Should Parents Wait to Transfer Their Wealth to Heirs?

Written by: Marshall Heitzman, CFP®, ChFC, FLMI, CPCU, BFA™

Apr 20, 2021 Share This 

Parents_Transferring_Wealth_to_HeirsMuch has been said about the comparisons between older generations and their younger counterparts. Philosophical debates over work ethic or feelings of entitlement among today’s youth may persist, leading some parents to reconsider leaving an inheritance to their children.

While some may feel that withholding an inheritance might force children to “make it” on their own, many retirees admit that their own successes are likely a mix of talent and luck combined with a myriad of economic forces beyond their control.

In the end, most parents desire to leave a lasting legacy for their children, and some may even want to transfer an inheritance while they’re still alive, meaning the Great Wealth Transfer may be sooner than you think for some clients. What are some practical considerations and potential justifications for when they don’t want to wait?

Benefits of Gifting Early

Some argue that there’s more joy in giving than receiving, and there’s something to be said for the joy of watching others benefit from your generosity. Just some benefits of gifting early include:

Watching Children Enjoy Their Inheritance

Many of the milestones in a client’s own life likely brought a sense of satisfaction: buying their first home, watching a child go off to college, paying for a child’s wedding or spoiling their grandchildren. Arguably, watching their children cross similar thresholds may bring equal or greater satisfaction than their own, and being there to see it — and being a part of helping it happen — may be motivation enough to distribute an inheritance early.

Guiding Children on Finances

Another benefit for parents is being able to advise heirs on how to manage their finances, whether that be guiding them through owning a home, simply setting aside an emergency fund or helping them establish a budget. While a child’s financial plan certainly shouldn’t be built on the promise of an inheritance, conversations around how to manage those funds prior to disbursement may help them form a solid footing.

Easing Financial Burdens for Children

There’s also a proud sense of duty in simply easing the financial burdens that some children may experience through no fault of their own. Such a scenario may be more probable in light of recent global events resulting in record unemployment, unexpected illness and more. Funds could also be leveraged to pay off medical debt or school loans, or be set aside for a grandchild’s education. In these situations, providing financial assistance sooner than later might help grown children avoid major financial difficulties and provide a foundation for future financial success.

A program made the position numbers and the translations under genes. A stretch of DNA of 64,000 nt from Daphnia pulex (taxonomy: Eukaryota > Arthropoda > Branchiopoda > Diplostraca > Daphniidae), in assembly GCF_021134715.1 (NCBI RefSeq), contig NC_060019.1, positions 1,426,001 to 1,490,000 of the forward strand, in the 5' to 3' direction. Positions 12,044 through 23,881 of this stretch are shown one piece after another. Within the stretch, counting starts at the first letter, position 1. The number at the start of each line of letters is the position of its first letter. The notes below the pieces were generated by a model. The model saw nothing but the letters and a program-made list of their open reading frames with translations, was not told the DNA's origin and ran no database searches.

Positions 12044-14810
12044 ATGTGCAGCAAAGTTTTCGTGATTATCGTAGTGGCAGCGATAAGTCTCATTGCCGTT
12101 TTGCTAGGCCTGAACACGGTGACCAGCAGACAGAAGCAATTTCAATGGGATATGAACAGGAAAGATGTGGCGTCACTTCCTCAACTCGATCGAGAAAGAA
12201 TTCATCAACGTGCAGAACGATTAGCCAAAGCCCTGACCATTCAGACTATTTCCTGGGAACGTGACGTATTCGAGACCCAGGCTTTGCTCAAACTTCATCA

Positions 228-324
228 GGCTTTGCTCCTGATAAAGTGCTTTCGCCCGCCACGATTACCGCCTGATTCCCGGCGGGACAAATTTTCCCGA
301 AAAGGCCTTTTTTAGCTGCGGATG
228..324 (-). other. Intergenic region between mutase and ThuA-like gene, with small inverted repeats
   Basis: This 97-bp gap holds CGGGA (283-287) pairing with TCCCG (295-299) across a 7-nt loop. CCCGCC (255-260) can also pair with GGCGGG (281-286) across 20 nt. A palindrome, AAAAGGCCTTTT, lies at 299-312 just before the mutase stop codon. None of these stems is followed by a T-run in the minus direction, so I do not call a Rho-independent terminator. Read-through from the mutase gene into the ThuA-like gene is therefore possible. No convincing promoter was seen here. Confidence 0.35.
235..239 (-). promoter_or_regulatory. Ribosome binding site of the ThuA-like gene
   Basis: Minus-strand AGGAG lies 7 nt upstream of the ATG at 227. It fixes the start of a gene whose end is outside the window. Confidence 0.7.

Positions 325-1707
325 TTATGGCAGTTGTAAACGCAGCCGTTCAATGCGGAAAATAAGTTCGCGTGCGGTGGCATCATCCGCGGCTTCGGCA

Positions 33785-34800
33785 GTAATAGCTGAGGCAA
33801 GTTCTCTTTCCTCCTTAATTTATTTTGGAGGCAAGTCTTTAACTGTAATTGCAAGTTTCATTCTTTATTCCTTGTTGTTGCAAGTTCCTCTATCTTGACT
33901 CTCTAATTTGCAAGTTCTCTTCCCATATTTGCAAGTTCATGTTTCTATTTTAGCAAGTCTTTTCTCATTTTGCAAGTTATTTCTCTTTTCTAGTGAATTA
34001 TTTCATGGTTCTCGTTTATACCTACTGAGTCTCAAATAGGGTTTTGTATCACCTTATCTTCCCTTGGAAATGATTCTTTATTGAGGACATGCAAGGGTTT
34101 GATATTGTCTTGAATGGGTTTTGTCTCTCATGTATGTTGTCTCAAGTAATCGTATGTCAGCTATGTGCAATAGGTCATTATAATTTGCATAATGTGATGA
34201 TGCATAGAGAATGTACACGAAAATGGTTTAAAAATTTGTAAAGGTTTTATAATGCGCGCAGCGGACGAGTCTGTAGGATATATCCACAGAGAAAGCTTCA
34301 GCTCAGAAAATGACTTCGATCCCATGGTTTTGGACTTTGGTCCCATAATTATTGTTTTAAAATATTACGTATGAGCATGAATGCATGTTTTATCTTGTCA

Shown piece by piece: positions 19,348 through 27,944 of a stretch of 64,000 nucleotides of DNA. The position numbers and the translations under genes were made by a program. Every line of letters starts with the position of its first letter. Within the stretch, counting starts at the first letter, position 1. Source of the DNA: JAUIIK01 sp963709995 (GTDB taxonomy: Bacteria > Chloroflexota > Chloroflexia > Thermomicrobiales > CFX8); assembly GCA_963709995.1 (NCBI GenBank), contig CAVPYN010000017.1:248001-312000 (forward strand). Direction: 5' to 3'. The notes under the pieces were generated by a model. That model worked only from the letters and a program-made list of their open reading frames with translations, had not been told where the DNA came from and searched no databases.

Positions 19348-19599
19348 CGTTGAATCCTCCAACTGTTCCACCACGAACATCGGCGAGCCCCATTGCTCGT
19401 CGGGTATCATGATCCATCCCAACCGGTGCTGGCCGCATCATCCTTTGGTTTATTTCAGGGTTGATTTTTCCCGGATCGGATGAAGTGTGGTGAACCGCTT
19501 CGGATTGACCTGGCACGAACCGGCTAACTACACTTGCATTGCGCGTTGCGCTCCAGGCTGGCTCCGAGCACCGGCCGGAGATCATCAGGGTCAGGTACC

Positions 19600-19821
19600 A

Building Rapport with Next Generation

If your client is considering transferring wealth, it may be prudent to set up a meeting with those involved. This may be a win-win for you, your clients and their children. Not only can it present an opportunity for you to talk through ways children can maximize their inheritance through various financial strategies, it can also help build rapport, which is important.

You are likely well aware that once wealth is dispersed upon a client’s death, there’s a possibility that their heirs may not choose to use your services. Building relationships with family may help minimize this risk.

Gift Tax Considerations

Clients who are thinking about dispersing their wealth to children or others prior to their death will want to consider how they will structure the transactions to efficiently avoid paying unnecessary taxes.

Rather than gifting each child a one-time lump sum, a client may want to disperse an inheritance over the course of several years to minimize their tax burden. The current annual exclusion for gift taxes is $15,000 per individual, so a married couple with joint property ownership can give up to $30,000 per child annually.1

It’s important to note that paying tuition or medical expenses for someone, no matter the amount, is typically considered an educational or medical exclusion and is not taxed.1 Consulting with a tax professional is always advisable when considering any of these types of arrangements.

Planning for Lifetime Income

Generosity toward children is a noble endeavor but not at the risk of your client running out of money in retirement. It’s important to discuss strategies for withholding a portion of their wealth to meet their own living expenses. While Social Security provides some guaranteed income, most agree that it’s not enough to maintain their desired lifestyle in retirement.

An income annuity may help a client create their own pension, of sorts, and mitigate the risks of a Social Security shortfall. Some of today’s annuity products offer customized options that allow for flexible payment types, upside potential and the ability to withdraw benefits at any time while still protecting beneficiaries.

Relationships among parents and children can be complicated, but so can a client’s financial situation. Use our Elevate™ Advanced Planning Resources to help you navigate complex situations, including legacy planning, annuity strategies, rollovers, income planning and more.

ElevateTM Advanced Planning Resources

 

Marshall Heitzman
Written by: Marshall Heitzman, CFP®, ChFC, FLMI, CPCU, BFA™

Marshall is CUNA Mutual Group's Advanced Planning Expert and has more than 25 years experience in the insurance and financial services industry. He consults Financial Advisors on advanced retirement planning concepts for retirement and wealth management clients.

SOURCES

1Internal Revenue Service, Frequently Asked Questions on Gift Taxes, Nov. 9, 2020.

CMGA-3414747.1-0121-0223


Topics: Advanced Planning